In Part One of my four-part series covering our Department of Finance’s latest round of mortgage-rule changes, we focused on the change that took effect on October 17, and in Part Two, we covered the changes that will take place on November 30.
In Part Three, I explained why I believe that another round of changes was necessary, I offered my view on the changes’ longer-term impacts for Canadian borrowers, lenders and our housing markets, and I closed with my take on whether our policy makers got these changes right.
Today, in Part Four, I will propose three tweaks that I think our policy makers should make to these latest rounds of mortgage rule changes. Not that they asked mind you - I haven’t found any industry insiders who were consulted before these changes were announced, but here’s hoping they’re open to suggestions and that they read my posts!
- Change How the Mortgage Qualifying Rate Is Set
Today, the Bank of Canada (BoC) calculates the Mortgage Qualifying Rate (MQR) by taking an average of the posted five-year fixed rates listed by the Big Six banks (RBC, TD, Scotia, CIBC, BMO and National Bank). To the best of my knowledge, these rates are not used for actual lending. Instead, their sole purpose seems to be to inflate the size of the fixed-rate penalties that banks charge their customers.
It would make much more sense to base the MQR on some sort of real-market rate. For example, the BoC could use an average of the Government of Canada (GoC) five-year bond yield over the past twelve months with an additional premium added on top, and it could then reset this rate on the first business day of each month if the underlying average GoC bond yield moved by more than 10 basis points in the interim. Basing the MQR on a real-world rate would represent an enormous step forward without compromising the Department of Finance’s objectives in any way.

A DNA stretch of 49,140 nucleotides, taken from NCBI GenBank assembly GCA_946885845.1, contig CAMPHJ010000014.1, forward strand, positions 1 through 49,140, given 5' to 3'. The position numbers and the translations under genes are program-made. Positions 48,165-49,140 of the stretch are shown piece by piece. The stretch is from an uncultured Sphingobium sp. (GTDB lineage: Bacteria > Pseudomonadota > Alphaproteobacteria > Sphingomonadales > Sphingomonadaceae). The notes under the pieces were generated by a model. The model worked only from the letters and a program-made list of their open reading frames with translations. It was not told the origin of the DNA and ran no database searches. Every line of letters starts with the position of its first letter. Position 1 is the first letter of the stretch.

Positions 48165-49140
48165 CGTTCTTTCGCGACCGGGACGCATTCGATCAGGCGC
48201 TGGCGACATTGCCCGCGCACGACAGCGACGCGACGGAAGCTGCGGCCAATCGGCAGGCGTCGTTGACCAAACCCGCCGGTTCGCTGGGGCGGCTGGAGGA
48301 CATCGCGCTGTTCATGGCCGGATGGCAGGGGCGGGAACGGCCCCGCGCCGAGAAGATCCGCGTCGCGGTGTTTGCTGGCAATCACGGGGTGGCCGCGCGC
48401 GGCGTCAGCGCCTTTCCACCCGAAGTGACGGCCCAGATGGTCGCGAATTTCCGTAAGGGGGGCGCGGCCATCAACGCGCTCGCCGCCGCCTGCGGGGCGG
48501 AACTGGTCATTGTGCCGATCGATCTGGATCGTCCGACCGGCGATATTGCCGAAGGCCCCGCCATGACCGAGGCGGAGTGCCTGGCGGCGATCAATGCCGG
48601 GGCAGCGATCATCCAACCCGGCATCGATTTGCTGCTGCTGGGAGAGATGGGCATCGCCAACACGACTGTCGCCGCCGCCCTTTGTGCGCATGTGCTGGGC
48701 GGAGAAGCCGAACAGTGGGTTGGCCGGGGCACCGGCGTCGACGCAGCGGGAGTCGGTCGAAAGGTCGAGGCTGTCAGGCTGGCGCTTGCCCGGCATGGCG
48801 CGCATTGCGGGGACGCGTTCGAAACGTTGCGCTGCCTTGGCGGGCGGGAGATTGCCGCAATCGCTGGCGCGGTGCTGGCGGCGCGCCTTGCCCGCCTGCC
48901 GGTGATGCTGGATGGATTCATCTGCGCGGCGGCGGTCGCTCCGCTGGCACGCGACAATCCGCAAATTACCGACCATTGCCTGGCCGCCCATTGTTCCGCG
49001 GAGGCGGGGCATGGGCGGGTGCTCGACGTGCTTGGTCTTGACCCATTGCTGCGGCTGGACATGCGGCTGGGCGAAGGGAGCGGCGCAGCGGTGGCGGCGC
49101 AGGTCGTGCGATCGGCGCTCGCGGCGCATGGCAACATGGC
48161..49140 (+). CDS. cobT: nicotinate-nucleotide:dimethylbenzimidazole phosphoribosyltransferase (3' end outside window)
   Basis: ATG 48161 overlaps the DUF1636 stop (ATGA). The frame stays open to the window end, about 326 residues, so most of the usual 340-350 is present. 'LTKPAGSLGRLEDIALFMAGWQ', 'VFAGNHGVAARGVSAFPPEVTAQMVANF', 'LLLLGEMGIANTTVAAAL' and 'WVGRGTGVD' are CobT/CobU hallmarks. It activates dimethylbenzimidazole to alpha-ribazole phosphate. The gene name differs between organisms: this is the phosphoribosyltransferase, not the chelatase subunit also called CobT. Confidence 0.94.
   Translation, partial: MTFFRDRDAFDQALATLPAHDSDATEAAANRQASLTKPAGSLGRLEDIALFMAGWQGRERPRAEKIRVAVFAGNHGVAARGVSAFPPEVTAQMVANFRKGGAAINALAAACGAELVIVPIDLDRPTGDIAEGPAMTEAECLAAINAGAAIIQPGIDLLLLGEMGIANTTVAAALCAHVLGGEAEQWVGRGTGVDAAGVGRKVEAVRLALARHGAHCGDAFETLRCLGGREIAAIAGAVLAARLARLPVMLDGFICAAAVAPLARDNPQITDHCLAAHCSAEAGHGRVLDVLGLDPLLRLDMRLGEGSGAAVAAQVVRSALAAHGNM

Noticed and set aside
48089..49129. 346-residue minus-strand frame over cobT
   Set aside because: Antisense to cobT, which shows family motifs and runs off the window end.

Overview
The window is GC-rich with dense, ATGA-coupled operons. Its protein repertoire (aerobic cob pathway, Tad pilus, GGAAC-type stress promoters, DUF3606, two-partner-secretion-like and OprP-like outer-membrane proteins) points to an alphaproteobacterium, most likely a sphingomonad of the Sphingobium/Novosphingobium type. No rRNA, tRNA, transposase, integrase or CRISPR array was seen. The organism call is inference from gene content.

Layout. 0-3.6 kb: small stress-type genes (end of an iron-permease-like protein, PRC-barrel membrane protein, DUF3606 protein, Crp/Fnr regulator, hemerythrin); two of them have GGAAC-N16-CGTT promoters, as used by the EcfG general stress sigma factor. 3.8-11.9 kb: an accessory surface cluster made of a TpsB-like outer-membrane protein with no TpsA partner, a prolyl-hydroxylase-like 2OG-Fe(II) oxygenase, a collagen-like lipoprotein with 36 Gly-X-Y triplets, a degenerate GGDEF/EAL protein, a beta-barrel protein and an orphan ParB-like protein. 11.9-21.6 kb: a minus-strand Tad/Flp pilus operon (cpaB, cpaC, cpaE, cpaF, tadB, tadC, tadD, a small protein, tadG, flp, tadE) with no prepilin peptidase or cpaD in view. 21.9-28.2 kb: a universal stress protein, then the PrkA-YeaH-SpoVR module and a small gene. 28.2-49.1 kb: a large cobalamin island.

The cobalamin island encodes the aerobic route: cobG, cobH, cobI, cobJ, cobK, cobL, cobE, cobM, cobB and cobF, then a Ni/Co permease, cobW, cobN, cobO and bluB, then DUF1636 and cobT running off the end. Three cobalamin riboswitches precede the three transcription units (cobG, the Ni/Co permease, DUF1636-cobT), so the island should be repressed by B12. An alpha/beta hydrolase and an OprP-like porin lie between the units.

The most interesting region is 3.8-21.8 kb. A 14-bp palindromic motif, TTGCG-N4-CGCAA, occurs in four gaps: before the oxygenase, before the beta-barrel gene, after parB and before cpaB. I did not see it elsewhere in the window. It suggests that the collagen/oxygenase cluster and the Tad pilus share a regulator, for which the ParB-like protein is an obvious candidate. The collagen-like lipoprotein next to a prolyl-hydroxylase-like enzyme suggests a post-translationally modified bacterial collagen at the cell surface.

Without this tweak, our policy makers will continue to surrender de facto control of the MQR rate to the Big Six, thus giving them the power to determine how many borrowers can qualify for an insured mortgage. Since non-bank lenders rely on insured-mortgage funding
much more than the banks do, it doesn’t take much imagination to envision the Big Six keeping their artificial posted rates high in order to starve out some of their competition, only to lower them once they have more of the playing field to themselves.
Changing the way in which the MQR is calculated would also eliminate the potential for conflicts of interest, which are inherent whenever a sub-group of market participants is given control over the setting of a key policy rate.
Given that the MQR has grown in importance, using a market-based rate that is determined by the BoC seems like a more logical, and fair, approach.
- Allow Refinance Transactions to Be Insured